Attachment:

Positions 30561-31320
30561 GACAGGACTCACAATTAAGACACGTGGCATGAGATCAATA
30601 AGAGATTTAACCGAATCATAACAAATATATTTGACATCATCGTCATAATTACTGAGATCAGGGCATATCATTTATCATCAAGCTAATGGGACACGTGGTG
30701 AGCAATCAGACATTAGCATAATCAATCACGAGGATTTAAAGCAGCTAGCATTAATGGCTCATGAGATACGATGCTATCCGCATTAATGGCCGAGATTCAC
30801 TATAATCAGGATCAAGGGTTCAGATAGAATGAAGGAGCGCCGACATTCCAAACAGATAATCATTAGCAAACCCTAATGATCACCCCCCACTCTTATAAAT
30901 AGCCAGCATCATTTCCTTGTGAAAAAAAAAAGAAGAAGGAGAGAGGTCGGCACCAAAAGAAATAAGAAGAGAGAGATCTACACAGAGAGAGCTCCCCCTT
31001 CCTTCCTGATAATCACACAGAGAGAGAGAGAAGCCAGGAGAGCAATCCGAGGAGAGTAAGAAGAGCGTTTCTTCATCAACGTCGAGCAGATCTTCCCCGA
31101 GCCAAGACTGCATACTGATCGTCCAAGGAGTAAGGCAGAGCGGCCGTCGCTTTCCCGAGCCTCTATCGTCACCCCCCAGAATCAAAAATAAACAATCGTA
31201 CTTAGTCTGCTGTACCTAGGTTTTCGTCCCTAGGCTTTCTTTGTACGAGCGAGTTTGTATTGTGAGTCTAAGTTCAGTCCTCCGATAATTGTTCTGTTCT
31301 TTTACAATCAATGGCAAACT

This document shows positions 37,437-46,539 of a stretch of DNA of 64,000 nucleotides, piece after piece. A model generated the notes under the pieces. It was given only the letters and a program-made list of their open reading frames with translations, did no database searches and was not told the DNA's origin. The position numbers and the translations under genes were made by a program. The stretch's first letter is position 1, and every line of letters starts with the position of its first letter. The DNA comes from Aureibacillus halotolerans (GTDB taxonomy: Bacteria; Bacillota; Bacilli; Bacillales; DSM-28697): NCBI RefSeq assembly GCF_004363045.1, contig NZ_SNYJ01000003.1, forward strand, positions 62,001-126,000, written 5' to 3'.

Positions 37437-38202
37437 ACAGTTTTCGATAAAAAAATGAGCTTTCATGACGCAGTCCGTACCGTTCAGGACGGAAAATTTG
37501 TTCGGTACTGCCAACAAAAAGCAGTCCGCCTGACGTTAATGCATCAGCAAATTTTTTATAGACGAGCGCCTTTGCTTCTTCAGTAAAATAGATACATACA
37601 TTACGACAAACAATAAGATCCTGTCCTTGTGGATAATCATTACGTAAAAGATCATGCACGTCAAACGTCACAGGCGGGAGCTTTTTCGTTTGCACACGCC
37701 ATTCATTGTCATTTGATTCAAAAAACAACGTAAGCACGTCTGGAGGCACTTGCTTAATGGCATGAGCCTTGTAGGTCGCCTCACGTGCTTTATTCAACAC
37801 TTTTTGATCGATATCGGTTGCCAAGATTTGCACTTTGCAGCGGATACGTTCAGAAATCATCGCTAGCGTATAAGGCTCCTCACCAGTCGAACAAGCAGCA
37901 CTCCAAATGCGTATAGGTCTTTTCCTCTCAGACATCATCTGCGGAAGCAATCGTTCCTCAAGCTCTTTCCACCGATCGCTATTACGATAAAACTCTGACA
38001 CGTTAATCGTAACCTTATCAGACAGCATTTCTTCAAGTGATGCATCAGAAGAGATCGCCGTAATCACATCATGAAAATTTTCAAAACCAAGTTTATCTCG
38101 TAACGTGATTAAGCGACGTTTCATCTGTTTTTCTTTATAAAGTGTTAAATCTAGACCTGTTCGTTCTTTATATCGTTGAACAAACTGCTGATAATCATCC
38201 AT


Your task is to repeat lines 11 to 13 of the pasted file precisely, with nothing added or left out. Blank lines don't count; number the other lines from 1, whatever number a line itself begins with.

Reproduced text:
This document shows positions 37,437-46,539 of a stretch of DNA of 64,000 nucleotides, piece after piece. A model generated the notes under the pieces. It was given only the letters and a program-made list of their open reading frames with translations, did no database searches and was not told the DNA's origin. The position numbers and the translations under genes were made by a program. The stretch's first letter is position 1, and every line of letters starts with the position of its first letter. The DNA comes from Aureibacillus halotolerans (GTDB taxonomy: Bacteria; Bacillota; Bacilli; Bacillales; DSM-28697): NCBI RefSeq assembly GCF_004363045.1, contig NZ_SNYJ01000003.1, forward strand, positions 62,001-126,000, written 5' to 3'.

Positions 37437-38202
37437 ACAGTTTTCGATAAAAAAATGAGCTTTCATGACGCAGTCCGTACCGTTCAGGACGGAAAATTTG